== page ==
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December 1, 2013

Back From the Dead. ~ Caitlin Hatch

Since I can remember, I have had a plan.

I have never been the type to “wing it” or take risks. I was always so wrapped up in the past and worried about the future that I never fully lived in the present. Fortunately, through yoga I found the balance I have been in search of my entire life.

I graduated from college about three months ago and realized that I didn’t really know myself. In fact, I knew myself as a student and nothing more. All of a sudden, I felt anxious and everything seemed to have a dark cloud over it.

Just a month before, I had school to fall back on. I had a plan. Once I realized this might end the second I received my diploma, I became extremely depressed and hard on myself. I started looking back at my past, wondering what I could’ve done differently, what I could’ve done to make this transitional period more bearable. I found myself comparing myself to friends, family, celebrities, dogs, cat, you name it. I could list the ways they/it were better than me.

I became a floating blob of insecurity and it was not cute. But I did have one outlet for all my frustration—yoga.

It was the only thing I liked doing while feeling so unstable. I was envious of my instructors and how at peace they were, how comfortable they were with themselves. After a lot of contemplating about what I liked doing (besides laying in bed watching Netflix), I decided to enroll in an eight-week program to become a certified yoga instructor.

The program started in early September and ended in late October, giving me eight weeks of lessons, love, and companionship.

I swear it brought me back to life.

Before training started I was a pessimistic brat who made jokes that I would never understand the “hippy stuff” that goes with being a yoga instructor; I just liked the physical aspect of it, and blah, blah, blah. Thankfully, I didn’t know myself well and my assumption was completely wrong.

We began training with the book, “The Four Agreements” by Miguel Ruiz. This book quite literally changed my life. Reading an honest guide to living life made me realize that I was living in a constant worried state that left me feeling insecure, unaware, and completely exhausted. Reading “The Four Agreements” gave me the courage to open myself up to the yoga training and life around me. As the training progressed, I not only became physically stronger, but emotionally, and mentally tougher. I was brought back from the hole I had dug myself into. It’s still a journey, but I honestly have never felt so confident and sure of myself than I do now.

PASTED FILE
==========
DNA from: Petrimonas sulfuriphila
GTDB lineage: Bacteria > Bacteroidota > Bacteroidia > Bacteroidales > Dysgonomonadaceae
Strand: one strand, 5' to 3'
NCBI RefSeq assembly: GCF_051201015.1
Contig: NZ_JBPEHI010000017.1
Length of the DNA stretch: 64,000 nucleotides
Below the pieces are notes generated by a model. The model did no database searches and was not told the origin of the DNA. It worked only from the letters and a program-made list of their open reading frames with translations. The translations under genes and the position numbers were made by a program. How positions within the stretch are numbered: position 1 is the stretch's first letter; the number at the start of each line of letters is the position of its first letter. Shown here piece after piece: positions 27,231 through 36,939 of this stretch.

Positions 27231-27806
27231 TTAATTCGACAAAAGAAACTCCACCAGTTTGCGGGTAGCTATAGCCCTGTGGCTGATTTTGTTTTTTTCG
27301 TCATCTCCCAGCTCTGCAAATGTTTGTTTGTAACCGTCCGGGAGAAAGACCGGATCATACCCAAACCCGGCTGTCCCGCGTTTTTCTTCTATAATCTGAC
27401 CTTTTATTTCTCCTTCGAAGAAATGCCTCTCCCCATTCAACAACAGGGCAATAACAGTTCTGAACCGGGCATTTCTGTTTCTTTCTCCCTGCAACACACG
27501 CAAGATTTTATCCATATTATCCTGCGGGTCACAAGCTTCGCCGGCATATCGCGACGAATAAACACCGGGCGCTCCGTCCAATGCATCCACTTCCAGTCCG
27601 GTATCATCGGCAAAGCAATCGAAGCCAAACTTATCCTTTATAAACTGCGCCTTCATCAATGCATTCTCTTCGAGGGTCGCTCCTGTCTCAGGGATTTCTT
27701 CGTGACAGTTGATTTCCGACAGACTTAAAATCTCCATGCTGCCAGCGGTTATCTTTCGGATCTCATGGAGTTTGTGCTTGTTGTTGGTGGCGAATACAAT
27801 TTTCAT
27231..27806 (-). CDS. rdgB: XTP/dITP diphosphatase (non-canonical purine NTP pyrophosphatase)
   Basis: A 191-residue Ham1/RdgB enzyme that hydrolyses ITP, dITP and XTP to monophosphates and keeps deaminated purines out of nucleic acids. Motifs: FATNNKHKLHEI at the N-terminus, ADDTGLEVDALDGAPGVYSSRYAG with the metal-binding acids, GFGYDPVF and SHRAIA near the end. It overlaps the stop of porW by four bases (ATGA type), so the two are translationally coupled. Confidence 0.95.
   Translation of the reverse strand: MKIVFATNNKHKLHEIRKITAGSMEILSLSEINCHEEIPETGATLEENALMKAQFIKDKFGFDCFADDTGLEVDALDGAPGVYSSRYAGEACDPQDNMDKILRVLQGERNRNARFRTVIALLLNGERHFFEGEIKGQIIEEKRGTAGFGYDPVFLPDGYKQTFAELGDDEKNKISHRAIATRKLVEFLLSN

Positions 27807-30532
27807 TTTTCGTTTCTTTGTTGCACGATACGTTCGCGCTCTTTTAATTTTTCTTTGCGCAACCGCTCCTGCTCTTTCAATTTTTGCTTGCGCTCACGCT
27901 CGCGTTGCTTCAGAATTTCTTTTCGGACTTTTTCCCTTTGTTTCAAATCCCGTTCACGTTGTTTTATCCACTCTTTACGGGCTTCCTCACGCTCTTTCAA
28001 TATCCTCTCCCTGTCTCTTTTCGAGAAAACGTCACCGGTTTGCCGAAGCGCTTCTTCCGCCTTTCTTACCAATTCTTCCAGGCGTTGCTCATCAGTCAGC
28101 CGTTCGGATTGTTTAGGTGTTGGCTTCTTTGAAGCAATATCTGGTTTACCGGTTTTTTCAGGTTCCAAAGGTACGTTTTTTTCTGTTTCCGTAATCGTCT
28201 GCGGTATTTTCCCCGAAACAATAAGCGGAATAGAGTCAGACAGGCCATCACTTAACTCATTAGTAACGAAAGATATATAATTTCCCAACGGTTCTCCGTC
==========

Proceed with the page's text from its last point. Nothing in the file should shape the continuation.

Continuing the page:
The philosophical side of yoga has taught me how to let go, be light, and appreciate the present.

We tend to hold on to the past, while worrying about the future. It’s unhealthy. Now I know how to remove myself from attachments whether they are from the past or impending future. Moving on from toxic friendships, relationships and drama has been hard, but letting go of the things and people that I could not change was one of my most liberating feelings. It is an everyday struggle to live in the present, but once I became aware of the power the present has, worrying about the future seemed silly.

The universe has a plan, and we can either sit and wait around for things to happen, or live the life we have been given.

Embrace each moment and enjoy the ride. Once I recognized that I am here for a reason, life has become less stressful and I feel less guilty about not having a plan.

If we spend all our time planning ahead and dwelling about the past, who are we right now? If there is one thing that I try and keep in mind everyday, it is that life changes, and most of the time we cannot control that change. Nothing is permanent, including anxiety about the future or regrets from the past. I can comfort myself and know that although I feel this way right now, I won’t forever, and that allows me to be more aware of my surroundings and appreciate where I am now, because ultimately all we truly have is the here and the now.

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Assistant Editor: Zenna James/Editor: Bryonie Wise

{Photo: Tom Mooring}

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